The future of corporate fundraising is here
Corporate fundraising is undergoing a quiet revolution.
When it comes to engaging big corporations and their fundraisers, small charities can find it tricky to gain visibility on big companies' radars.
As a result, small charities are throwing out the rulebook and embracing creative tactics in a bid to boost their corporate presence and ultimately, their visibility to the public.
Keeping it local
The James Potter Eggs Yorkshire Marathon Corporate Relay is a new venture promoting corporate fundraising on a local scale.
Part of the sold-out Plusnet Yorkshire Marathon taking place in October, the relay is being sponsored by local family business, James Potter Yorkshire Farmhouse Eggs.
Local businesses across Yorkshire have been encouraged to sign up teams of six to take on the streets of York to raise money for the Jane Tomlinson Appeal. Friendly competitive rivalry will see businesses battling it out to take home the title of ‘fastest firm in Yorkshire’.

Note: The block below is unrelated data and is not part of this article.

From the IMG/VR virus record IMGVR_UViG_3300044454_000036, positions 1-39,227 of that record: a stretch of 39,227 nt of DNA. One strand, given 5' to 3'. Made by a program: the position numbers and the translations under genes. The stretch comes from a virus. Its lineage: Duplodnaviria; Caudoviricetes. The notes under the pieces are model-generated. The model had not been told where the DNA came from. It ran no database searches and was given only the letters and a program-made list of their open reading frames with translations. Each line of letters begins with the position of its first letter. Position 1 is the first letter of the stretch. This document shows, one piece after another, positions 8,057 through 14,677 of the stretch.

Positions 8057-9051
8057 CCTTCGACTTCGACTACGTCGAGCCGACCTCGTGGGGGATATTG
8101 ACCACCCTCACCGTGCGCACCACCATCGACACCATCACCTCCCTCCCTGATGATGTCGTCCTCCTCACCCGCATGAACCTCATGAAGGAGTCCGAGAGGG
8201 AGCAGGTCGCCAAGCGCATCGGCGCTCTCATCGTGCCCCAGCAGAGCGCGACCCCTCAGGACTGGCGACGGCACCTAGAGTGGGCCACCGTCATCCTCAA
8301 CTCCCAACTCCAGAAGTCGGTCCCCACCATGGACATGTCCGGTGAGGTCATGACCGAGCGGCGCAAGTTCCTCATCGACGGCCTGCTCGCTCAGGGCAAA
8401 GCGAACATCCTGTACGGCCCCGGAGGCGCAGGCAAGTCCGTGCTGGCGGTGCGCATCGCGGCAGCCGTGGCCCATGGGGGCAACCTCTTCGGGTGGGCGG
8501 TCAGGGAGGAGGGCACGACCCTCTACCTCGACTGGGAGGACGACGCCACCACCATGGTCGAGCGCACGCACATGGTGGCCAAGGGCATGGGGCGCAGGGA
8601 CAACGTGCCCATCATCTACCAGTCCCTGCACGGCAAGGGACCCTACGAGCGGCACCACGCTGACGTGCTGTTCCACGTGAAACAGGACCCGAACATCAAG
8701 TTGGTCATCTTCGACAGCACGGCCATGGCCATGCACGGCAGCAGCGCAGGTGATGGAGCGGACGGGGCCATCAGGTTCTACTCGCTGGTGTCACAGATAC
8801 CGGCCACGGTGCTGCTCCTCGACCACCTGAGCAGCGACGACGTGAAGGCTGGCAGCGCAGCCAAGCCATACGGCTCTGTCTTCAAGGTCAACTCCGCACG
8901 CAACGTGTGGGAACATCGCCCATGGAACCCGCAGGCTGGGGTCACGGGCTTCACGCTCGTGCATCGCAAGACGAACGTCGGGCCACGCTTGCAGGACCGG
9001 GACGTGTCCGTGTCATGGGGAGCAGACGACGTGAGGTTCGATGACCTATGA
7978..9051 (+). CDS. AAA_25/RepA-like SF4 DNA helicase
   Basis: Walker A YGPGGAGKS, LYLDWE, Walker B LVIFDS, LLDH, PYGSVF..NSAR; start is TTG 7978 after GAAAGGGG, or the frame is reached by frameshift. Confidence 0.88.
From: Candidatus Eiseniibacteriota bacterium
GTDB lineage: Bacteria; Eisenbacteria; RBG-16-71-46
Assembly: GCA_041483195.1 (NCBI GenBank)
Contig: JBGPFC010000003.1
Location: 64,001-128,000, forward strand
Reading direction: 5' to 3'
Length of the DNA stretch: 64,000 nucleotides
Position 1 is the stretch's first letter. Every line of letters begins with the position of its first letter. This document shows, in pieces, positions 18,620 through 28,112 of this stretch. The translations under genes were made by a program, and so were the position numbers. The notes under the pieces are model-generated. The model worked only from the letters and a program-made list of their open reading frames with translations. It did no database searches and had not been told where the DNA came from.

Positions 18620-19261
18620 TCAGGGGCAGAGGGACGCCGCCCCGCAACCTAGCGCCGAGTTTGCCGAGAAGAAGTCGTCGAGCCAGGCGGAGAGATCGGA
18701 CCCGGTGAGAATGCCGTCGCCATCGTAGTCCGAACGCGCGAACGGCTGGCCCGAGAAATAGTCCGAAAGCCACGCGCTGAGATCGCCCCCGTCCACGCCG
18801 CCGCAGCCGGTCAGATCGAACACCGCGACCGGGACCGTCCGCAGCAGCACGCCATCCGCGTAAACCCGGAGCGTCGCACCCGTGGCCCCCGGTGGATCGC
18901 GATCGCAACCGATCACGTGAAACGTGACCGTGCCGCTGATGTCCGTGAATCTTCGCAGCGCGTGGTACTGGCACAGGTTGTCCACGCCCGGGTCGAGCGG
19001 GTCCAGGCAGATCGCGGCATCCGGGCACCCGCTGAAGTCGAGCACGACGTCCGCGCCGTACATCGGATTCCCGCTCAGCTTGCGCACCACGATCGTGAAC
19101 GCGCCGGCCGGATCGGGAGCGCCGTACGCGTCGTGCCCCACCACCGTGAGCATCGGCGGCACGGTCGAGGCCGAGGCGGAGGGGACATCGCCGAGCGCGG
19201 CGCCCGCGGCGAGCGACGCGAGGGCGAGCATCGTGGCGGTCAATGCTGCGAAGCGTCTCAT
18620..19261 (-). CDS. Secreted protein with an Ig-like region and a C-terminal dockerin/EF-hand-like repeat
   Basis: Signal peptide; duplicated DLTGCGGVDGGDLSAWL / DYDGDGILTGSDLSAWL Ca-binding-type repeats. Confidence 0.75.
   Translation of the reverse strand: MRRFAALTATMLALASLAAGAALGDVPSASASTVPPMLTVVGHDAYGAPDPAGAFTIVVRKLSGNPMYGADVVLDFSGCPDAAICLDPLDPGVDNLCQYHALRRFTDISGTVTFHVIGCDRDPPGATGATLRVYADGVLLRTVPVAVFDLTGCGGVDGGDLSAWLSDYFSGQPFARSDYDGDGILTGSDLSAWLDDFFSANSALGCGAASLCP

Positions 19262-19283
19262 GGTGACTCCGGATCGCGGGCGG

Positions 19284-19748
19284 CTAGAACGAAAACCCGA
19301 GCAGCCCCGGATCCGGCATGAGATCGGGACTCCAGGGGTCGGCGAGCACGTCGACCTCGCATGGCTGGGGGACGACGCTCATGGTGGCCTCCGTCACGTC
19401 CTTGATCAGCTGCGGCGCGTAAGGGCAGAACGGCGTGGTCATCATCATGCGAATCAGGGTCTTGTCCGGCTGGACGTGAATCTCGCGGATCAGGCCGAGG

Founded under the umbrella of ‘For all events’, the Plusnet Yorkshire marathon is the biggest sporting event in the region, and also a lasting legacy to the late fundraiser Jane Tomlinson who raised almost £2m for charity.
Encouraging competitive rivalry
Another charity turning the tables is the Ahoy Centre, a not-for-profit sailing charity in south east London.
Ahoy was originally conceived by three businessmen who saw how the charity benefitted local youths, particularly the social skills brought about by learning to sail.
To engage local businesses and those working in the community and raise much needed funds, the charity introduced The Totally Oarsome – Cross Channel Row Challenge. The challenge was introduced to generate a bit of friendly rivalry, amongst local businesses, to establish who could row the English Channel the fastest.
Similar case studies of innovative corporate fundraising can be found in this article on the Guardian Fundraising Hub, supported by MyDonate.